Special Report

Jobs With the Best (and Worst) Job Security

20. Cooks
> Unemployment rate:
9.7%
> Labor force: 2,315,000
> Industry: Food preparation and service
> Median annual wage: $21,120

Roughly 224,000 cooks in the United States are unemployed, more people than in all but two other occupations. The unemployment rate is also very high at nearly 10% of all cooks looking for work, a considerably higher unemployment rate than the 4.7% national figure. Employment figures may not improve in the near future as the number of available jobs is projected to grow by only 4% through 2024, a relatively slow rate. For those who are employed as cooks, pay is relatively low. The typical cook makes only about $21,000 annually.

19. Cashiers
> Unemployment rate:
9.8%
> Labor force: 3,599,000
> Industry: Sales
> Median annual wage: $19,070

More than 3.2 million people work as cashiers in the private sector, making it the third largest occupation outside of the public sector. Unemployment in the profession, however, is also high with roughly 353,000 unemployed people who last worked as cashiers and are now jobless, more than any other line of work in the country. As is the case in many occupations with high unemployment rates, cashiers are low skilled and low paid workers. There is no formal education required for an entry level position, and the typical cashier makes only $19,070 a year.

18. Cleaners of vehicles and equipment
> Unemployment rate:
9.8%
> Labor force: 375,000
> Industry: Transportation and material moving
> Median annual wage: $20,670

More than a 330,000 Americans are employed as cleaners of vehicles and equipment, including personal and commercial vehicles. An additional 37,000 such workers are now unemployed. Like the vast majority of jobs with high unemployment rates, these are relatively low-skill, low-pay jobs. Barely half of all jobs in this field require a high school diploma, and the median annual wage is $20,670, or less than 60% of the national median wage.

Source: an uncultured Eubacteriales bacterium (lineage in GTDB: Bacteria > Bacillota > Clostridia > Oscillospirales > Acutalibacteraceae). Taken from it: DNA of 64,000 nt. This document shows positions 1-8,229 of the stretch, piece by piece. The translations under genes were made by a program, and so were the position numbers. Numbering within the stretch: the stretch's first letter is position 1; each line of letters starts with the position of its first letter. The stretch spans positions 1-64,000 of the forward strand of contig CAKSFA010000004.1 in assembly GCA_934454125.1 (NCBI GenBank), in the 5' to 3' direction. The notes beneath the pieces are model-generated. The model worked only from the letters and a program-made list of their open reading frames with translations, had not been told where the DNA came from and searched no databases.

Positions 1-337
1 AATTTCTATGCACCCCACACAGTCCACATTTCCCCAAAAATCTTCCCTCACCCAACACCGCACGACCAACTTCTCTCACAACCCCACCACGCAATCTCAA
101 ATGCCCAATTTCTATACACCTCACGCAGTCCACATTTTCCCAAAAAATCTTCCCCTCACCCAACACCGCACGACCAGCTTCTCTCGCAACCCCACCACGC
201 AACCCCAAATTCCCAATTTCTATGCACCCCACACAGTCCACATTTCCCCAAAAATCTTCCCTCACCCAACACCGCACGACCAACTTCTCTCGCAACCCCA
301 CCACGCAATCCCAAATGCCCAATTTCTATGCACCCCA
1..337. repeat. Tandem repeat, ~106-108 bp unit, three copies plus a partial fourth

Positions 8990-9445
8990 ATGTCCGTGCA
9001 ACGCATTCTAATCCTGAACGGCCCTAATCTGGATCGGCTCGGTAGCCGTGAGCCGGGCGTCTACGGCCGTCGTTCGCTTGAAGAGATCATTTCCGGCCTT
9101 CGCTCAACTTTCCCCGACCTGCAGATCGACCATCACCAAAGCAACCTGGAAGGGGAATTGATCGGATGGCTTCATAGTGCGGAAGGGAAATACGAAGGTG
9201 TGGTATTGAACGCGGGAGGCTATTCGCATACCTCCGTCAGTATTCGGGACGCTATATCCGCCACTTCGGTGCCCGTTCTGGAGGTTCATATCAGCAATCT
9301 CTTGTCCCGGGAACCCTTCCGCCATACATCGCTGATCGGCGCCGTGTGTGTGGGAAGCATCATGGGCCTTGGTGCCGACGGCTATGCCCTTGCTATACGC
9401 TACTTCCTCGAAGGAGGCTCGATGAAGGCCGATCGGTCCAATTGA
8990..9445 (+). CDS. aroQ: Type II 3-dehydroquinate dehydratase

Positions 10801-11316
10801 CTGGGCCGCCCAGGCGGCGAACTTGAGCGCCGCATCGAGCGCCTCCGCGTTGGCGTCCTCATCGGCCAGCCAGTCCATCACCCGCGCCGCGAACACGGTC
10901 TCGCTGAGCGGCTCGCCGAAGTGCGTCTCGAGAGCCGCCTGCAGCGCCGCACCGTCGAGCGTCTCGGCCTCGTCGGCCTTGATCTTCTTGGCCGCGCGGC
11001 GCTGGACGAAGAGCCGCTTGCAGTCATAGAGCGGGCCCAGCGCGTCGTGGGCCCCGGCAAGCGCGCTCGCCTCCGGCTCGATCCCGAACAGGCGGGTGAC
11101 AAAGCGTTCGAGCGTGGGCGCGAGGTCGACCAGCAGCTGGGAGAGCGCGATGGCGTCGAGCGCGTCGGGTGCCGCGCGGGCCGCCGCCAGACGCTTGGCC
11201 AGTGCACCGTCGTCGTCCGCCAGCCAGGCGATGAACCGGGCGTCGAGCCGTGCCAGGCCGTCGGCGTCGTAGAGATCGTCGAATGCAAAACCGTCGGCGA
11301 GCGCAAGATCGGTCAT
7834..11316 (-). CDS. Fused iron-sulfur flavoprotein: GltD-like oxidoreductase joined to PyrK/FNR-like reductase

17. Hand laborers and freight, stock, and material movers
> Unemployment rate:
9.8%
> Labor force: 2,116,000
> Industry: Transportation and material moving
> Median annual wage: $24,430

Jobs that require less formal education often have less job security. No educational background is needed to become a hand laborer, which may partially explain the occupation’s 9.8% unemployment rate. Hand laborers and freight, stock, and material movers typically work in warehouses, loading and unloading cargo and ensuring proper delivery. Unskilled labor also tends to pay less, and the occupation’s $24,430 median annual wage is one of the lowest in the country.

16. Models, demonstrators, and product promoters
> Unemployment rate:
10.1%
> Labor force: 76,000
> Industry: Sales
> Median annual wage: $24,460

Though higher education is not a requirement for models, demonstrators, and product promoters, qualifications include communication skills, likability, and often a pleasant appearance. Jobs in the field typically involve attracting potential customers to a product or service. Incomes for workers in the field tend to be low, while the unemployment rate is one of the highest in the country. The typical model, demonstrator or product promoter makes only $24,460 annually, and roughly 10% of workers in the field are out of a job.